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The Beauty of Birds

A professional’s guide to capturing avian magic

  • Text & Photographs by Melissa Groo
  • Wildlife Photography
  • Dec 01, 2020

Ensuring both sun and wind were at her back, Groo waited a half hour before this snowy owl took off toward her in Ontario.

BIRD PHOTOGRAPHY CAN BE an enormously gratifying endeavor. It invites you to be out in nature, fully present and tuned in to your wild subject. You enter a kind of meditative state, where everything else falls away. At the same time, it’s arguably the most challenging type of photography. Keeping focus on a small, winged creature flitting in and out of foliage or blazing across the sky demands quick reactions, tenacity and patience. But this makes it all the more satisfying when you get a striking image. A few basic principles can greatly increase your chances of capturing such a photograph: 

Light. The key to great photography is making use of good light. Shoot with the sun at your back and your shadow pointing at the bird, which allows for full illumination. On sunny days, shoot at the edges of the day—within roughly two hours after sunrise and two hours before sunset. A high sun creates unattractive contrast on a subject, and early mornings also are when birds are most active.

Movement. Birds are constantly on the move. Even when they’re perched, they’re making small adjustments very quickly. Keep your focus point on the eye; a sharp eye is the most important element of your photo. A high shutter speed is crucial for birds—at least 1/400 second for perched birds and at least 1/1600 for flight. Ideally, with birds in flight, you’re even higher, at 1/2500 or 1/3200. You will also hugely increase your success rate with flying birds if you ally with the wind. Birds tend to face into the wind at rest, take off into the wind and fly into it when possible. This means you want the wind at your back, so you can get the front side of birds flying. And because sun is best behind you, look for an easterly wind (from the east) at sunrise and a westerly wind at sunset.

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To capture bird behavior, such as a reddish egret striking for a fish in Florida, “be ready for sudden movement with a high shutter speed,” says Groo, who took this photo lying down “to get more into the bird’s world.”

Composition. If possible, avoid placing your subject dead center of the photo and do not crowd your birds into a tight frame. Leave them room to look or move into. Consider including habitat to achieve more of a storytelling image.

Behavior. While beautiful portraits can captivate, photos depicting classic or unusual behavior offer more impact. Study the natural history of the birds you photograph and learn about their courtship rituals or hunting techniques. Once you understand and can predict behavior, you’ll be better prepared to recognize and capture it. And you’ll be tuned in to special moments that show emotion, such as joyful reunions between mated birds or loving nudges between a mother and her chick. These kinds of images can evoke real feeling in your viewer and are key to unique and compelling bird photography.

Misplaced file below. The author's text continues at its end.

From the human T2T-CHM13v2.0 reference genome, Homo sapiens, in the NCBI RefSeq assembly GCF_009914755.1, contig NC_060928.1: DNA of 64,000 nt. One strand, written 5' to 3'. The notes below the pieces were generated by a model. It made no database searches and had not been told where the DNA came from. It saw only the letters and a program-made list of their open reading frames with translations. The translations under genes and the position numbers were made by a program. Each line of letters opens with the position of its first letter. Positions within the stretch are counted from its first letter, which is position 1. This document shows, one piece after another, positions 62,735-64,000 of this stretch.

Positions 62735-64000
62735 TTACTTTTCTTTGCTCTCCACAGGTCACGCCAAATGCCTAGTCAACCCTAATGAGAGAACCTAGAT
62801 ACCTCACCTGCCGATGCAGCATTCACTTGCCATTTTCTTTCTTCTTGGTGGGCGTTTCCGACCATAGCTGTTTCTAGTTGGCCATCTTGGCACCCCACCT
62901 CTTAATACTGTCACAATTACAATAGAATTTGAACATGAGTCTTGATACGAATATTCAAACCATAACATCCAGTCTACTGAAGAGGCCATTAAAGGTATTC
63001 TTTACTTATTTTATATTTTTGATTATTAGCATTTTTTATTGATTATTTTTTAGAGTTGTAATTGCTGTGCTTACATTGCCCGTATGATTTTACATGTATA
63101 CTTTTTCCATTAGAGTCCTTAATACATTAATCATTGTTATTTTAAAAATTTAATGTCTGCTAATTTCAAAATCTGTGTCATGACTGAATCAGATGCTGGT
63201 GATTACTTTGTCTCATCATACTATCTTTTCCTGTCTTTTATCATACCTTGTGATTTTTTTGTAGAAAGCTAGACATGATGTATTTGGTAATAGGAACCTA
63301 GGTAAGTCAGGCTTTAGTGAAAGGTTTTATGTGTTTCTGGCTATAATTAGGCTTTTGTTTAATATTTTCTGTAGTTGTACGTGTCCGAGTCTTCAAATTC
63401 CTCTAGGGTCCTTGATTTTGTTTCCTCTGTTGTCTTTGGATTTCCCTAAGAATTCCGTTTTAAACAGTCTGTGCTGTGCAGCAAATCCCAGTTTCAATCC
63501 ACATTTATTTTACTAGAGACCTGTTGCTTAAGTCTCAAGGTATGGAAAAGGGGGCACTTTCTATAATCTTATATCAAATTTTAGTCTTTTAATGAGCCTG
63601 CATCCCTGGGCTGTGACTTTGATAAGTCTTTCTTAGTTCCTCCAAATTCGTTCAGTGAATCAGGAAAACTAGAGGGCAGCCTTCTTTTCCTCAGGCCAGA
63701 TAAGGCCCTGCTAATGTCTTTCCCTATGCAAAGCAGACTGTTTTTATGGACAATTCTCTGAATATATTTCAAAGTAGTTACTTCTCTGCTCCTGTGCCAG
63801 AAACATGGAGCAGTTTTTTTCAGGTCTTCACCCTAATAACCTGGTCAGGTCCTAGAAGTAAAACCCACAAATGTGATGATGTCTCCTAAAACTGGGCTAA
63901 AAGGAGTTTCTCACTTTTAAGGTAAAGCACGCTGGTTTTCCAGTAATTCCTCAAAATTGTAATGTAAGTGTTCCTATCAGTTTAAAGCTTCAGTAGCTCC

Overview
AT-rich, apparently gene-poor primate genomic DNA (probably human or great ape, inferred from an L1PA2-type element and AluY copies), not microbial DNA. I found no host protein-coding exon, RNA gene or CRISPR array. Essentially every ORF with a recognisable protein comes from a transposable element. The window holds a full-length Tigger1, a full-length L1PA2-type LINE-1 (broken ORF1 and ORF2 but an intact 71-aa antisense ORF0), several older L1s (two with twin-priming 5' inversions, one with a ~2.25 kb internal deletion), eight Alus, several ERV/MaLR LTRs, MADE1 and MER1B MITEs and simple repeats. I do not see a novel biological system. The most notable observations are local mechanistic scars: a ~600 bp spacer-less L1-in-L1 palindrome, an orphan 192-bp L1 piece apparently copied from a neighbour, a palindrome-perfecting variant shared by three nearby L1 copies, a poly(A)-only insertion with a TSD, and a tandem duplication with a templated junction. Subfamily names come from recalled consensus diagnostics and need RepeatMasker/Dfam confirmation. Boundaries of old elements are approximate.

Positioning yourself. Attempt to minimize your presence. Even in your own yard, use a pop-up blind or shoot from a window. Cars make terrific “mobile blinds” because birds tend to be more comfortable with people in vehicles than on foot. For a more intimate view, position yourself on the same level as the bird instead of shooting up or down at an angle.

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A chase between black skimmers on Long Island provided another serendipitous “moment of action” after a patient wait.

Patience. Stay with your subject. Nothing is more rewarding or fruitful than spending deep time with an individual bird or species. If you have the opportunity to do this, in your backyard or at a local park, for example, take it. It’s only over a lengthy period of time really observing and extensively photographing an individual or species that you can capture unique images that provide an intimate look into a bird’s life.

Ethics. Photography urges us closer to birds that naturally see us as predators. While our goal is to capture good photos, we must also strive to ensure our wild subjects can freely pursue the activities so critical to their survival—feeding, resting, raising young and staying wild—despite our presence. “Baiting” raptors such as owls by providing prey, for example, may cause the birds to acclimate to humans, making them vulnerable to vehicle strikes and other dangers. In all cases, use empathy as your guide, observing a bird’s normal behavior from a distance, then watching for changes as you move closer. Look for signs of alarm or imminent flight.

Though our very presence is a disturbance at some level, we can minimize the threat. Sometimes it’s best to back off or even to walk away. For us, the pursuit is just about taking photos, but to a wild bird, every single moment is about survival.

See our exclusive online gallery of 10 additional bird images—some of our favorites from the lens of a master.


Melissa Groo teaches photography and co-wrote the National Audubon Society’s Guide to Ethical Bird Photography.


More from National Wildlife magazine and the National Wildlife Federation:

Keeping the Wild in Wildlife Photography »
Crowd Appeal: Spectacular Wildlife Gatherings »
Blog: 10 Tips To Improve Your Wildlife Photography »

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